"I don't think that being a strong person is about ignoring your emotions and fighting your feelings. Putting on a brave face doesn't mean you're a brave person. That's why everybody in my life knows everything that I'm going through. I can't hide anything from them. People need to realise that being open isn't the same as being weak."

- Taylor Swift

Tuesday, February 03, 2015

The Easy Difficult Woman

Now Playing: Blank Space by Taylor Swift (got a long list of ex-lovers, they'll tell you I'm insane) 

I suppose I am, by most frat boy standards, rather easy.

Perhaps it’s my unfathomable liking of stress-reducing, hormone-releasing pleasure. Or my bizarre lack of shame about my body or my sexuality, or my inability to play hard to get when I just want to play hard and go home.

And I would be lying if I said I didn’t enjoy the look of stunned thrill on the faces of boys who can’t believe their luck, or the shocked fury of girls when I win a game by refusing to play it. Love and war is a game of give and take; we forgot to teach girls how to take, but it’s a lesson I taught myself.

I have always enjoyed company and intimacy; in spite of my social ineptitude and standard art-student brand of skeptical misanthropy, I’ve always been rather free with my affection. I consider it my last innocence; all the high school heartbreaks and dramas of my new adult life have failed to strip me of my reckless, foolish optimism; or hedonism, however you look at it. Disappointment has not made me any less greedy.

People often disparagingly say that I am easy because I refuse to play games that make me some kind of soulless heartless mindless sex toy. People then despair that I am so difficult, because I continue to refuse to pretend that I have no brain and no feelings. Easy women and difficult women, it seems, are more or less the same monster.

Easy women understand that life is a game of sticks and stones; there are no prizes, no winners, and no losers. It’s not so much conquest as diplomacy. I give in to what I want, but I always get what I want.

And that, apparently, makes me difficult.

I don’t understand how one can be an easy woman and a difficult woman at the same time, but I’ve spent enough time being both to see that it is possible to be caught in yet another of society’s many double standards for women. I’m difficult because I put my foot down, I set boundaries, I have a brain and a mouth and I’m not afraid to think or talk back.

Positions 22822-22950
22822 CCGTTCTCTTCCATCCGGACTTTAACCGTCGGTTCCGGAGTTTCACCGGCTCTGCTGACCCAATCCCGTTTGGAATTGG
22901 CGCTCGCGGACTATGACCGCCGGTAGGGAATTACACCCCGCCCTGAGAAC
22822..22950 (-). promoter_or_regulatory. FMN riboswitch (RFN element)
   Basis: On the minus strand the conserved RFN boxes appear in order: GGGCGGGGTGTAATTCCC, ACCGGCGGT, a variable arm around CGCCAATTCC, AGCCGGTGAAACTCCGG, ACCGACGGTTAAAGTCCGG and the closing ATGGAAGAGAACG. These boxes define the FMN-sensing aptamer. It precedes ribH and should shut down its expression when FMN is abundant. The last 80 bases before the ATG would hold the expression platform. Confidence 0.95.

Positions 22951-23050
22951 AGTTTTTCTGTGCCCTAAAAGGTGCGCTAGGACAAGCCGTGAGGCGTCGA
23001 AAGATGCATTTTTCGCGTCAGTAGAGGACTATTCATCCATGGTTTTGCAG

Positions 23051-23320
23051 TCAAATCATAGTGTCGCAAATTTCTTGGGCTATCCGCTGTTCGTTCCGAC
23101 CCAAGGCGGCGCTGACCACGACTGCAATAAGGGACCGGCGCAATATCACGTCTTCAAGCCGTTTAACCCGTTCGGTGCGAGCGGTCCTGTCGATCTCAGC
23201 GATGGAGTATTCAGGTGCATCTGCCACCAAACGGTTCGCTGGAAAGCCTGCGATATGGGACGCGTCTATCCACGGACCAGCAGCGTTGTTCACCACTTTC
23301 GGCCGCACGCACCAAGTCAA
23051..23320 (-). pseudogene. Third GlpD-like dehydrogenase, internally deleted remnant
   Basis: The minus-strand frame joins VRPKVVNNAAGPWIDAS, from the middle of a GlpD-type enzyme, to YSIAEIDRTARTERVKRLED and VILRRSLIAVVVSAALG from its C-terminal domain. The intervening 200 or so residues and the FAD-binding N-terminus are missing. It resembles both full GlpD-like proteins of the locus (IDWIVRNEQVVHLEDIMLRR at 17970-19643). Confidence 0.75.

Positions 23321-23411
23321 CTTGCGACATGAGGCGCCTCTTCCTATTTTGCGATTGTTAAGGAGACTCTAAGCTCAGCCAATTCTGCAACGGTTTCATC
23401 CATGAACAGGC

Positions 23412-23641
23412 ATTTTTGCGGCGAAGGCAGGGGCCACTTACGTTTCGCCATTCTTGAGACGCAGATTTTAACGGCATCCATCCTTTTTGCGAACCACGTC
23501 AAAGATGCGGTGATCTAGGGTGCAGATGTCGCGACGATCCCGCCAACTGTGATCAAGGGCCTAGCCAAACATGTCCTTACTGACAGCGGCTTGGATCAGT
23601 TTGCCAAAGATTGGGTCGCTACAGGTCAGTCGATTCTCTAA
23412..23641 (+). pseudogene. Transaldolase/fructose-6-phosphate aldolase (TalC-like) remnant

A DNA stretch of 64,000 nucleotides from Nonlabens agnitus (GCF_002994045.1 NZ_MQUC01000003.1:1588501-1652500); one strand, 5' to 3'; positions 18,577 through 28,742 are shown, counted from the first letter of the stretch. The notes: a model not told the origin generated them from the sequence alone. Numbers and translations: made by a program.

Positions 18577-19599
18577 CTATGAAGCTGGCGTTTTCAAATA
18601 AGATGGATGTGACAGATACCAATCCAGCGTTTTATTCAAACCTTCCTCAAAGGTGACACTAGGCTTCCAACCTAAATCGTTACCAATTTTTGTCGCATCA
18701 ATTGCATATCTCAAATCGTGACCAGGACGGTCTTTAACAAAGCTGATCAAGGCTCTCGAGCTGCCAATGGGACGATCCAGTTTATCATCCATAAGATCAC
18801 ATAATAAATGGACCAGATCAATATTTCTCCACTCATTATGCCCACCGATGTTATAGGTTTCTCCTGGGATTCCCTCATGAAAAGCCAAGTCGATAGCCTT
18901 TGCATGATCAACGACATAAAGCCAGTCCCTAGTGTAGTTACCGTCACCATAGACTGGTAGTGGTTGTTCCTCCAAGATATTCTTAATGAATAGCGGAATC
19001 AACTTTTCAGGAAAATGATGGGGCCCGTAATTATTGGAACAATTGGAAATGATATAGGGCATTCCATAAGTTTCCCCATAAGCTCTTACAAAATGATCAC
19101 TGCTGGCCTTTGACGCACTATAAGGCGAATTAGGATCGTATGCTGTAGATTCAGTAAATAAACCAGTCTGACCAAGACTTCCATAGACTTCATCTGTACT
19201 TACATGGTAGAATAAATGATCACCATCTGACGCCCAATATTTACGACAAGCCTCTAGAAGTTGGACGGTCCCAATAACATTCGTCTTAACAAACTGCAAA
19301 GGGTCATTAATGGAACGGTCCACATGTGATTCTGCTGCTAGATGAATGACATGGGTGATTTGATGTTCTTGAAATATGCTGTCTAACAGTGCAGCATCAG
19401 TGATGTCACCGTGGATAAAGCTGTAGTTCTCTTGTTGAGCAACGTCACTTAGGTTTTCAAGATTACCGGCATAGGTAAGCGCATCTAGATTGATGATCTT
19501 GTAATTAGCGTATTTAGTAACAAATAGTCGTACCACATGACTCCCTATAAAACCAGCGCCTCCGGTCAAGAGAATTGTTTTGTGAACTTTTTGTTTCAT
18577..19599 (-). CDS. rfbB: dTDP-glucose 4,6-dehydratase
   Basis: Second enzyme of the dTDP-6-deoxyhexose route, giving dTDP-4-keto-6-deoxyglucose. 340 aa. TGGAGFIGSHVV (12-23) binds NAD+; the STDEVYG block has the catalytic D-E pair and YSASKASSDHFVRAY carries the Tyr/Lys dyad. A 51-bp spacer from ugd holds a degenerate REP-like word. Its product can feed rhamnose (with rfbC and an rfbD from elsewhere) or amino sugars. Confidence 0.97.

I’ve had boys scoff behind my back that I am easy because I ‘give it all away’, and then turn around and complain that I’m difficult because I’m not giving enough to them. You’re easy for being eager to please and difficult if you expect people to return the favour. I see life as a constant give and take, but clearly men see anything to do with women as a lose-lose situation; for the woman. Any attempts to avoid that status quo and you are difficult, or easy, or a slut, or a prude. We still live in a society where women who are kind and loving and expect kindness and love in return, are idiots, or crazy, or high-maintenance and selfish. Throughout history we have derided and despised any woman who has dared to demand or dissent. Any woman with a shred of intelligence or self-respect is a woman open to criticism.

I have spent my whole life trained to smile, trained to swallow my rage, trained to spit lies through my teeth. I have never been allowed to openly acknowledge when I am upset, or angry, or humiliated; and every time I have, people gaslight me to the point where I can remember the pain but not what caused it. People think that I am easy and then complain that I am difficult, when I am really just human - a human being with wants and needs and desires independent of the whims of men or of society.

Women are not ‘easy’ for having desires. Women are not ‘difficult’ for having needs. All human relationships are difficult and the onus isn't on us to make sure every encounter you have with a woman requires no effort on your part above and beyond getting it up and buying a few drinks. The limited way we see women and the hypocritical double standards we impose on them is so embarrassingly evident in the way we treat women who know what they deserve; and, really, we all deserve so much better. I, for one, have had enough.

No comments: